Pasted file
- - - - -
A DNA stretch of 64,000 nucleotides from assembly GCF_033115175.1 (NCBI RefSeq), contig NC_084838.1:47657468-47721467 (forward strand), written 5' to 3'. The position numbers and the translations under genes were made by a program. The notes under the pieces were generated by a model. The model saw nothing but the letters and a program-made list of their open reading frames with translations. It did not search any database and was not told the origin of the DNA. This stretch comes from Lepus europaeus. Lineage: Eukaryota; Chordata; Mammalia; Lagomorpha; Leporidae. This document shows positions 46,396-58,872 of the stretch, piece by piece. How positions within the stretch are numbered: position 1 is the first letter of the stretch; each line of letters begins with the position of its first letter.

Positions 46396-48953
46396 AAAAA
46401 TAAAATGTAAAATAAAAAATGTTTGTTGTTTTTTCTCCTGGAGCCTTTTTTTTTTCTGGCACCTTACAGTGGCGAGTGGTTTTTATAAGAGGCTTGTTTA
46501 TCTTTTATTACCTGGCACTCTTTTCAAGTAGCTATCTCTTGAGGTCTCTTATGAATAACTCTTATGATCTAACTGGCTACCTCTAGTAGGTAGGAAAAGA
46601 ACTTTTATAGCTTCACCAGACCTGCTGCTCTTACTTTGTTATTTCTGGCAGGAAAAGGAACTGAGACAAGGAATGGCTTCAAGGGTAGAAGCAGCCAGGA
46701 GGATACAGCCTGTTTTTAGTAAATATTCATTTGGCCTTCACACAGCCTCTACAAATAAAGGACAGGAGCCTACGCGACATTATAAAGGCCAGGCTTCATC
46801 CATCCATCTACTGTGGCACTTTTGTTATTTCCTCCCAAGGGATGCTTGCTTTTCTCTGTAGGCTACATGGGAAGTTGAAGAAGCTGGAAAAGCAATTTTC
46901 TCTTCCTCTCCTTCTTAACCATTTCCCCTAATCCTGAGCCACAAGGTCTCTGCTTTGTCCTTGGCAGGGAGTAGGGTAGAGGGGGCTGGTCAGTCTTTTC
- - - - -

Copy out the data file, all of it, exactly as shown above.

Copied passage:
A DNA stretch of 64,000 nucleotides from assembly GCF_033115175.1 (NCBI RefSeq), contig NC_084838.1:47657468-47721467 (forward strand), written 5' to 3'. The position numbers and the translations under genes were made by a program. The notes under the pieces were generated by a model. The model saw nothing but the letters and a program-made list of their open reading frames with translations. It did not search any database and was not told the origin of the DNA. This stretch comes from Lepus europaeus. Lineage: Eukaryota; Chordata; Mammalia; Lagomorpha; Leporidae. This document shows positions 46,396-58,872 of the stretch, piece by piece. How positions within the stretch are numbered: position 1 is the first letter of the stretch; each line of letters begins with the position of its first letter.

Positions 46396-48953
46396 AAAAA
46401 TAAAATGTAAAATAAAAAATGTTTGTTGTTTTTTCTCCTGGAGCCTTTTTTTTTTCTGGCACCTTACAGTGGCGAGTGGTTTTTATAAGAGGCTTGTTTA
46501 TCTTTTATTACCTGGCACTCTTTTCAAGTAGCTATCTCTTGAGGTCTCTTATGAATAACTCTTATGATCTAACTGGCTACCTCTAGTAGGTAGGAAAAGA
46601 ACTTTTATAGCTTCACCAGACCTGCTGCTCTTACTTTGTTATTTCTGGCAGGAAAAGGAACTGAGACAAGGAATGGCTTCAAGGGTAGAAGCAGCCAGGA
46701 GGATACAGCCTGTTTTTAGTAAATATTCATTTGGCCTTCACACAGCCTCTACAAATAAAGGACAGGAGCCTACGCGACATTATAAAGGCCAGGCTTCATC
46801 CATCCATCTACTGTGGCACTTTTGTTATTTCCTCCCAAGGGATGCTTGCTTTTCTCTGTAGGCTACATGGGAAGTTGAAGAAGCTGGAAAAGCAATTTTC
46901 TCTTCCTCTCCTTCTTAACCATTTCCCCTAATCCTGAGCCACAAGGTCTCTGCTTTGTCCTTGGCAGGGAGTAGGGTAGAGGGGGCTGGTCAGTCTTTTC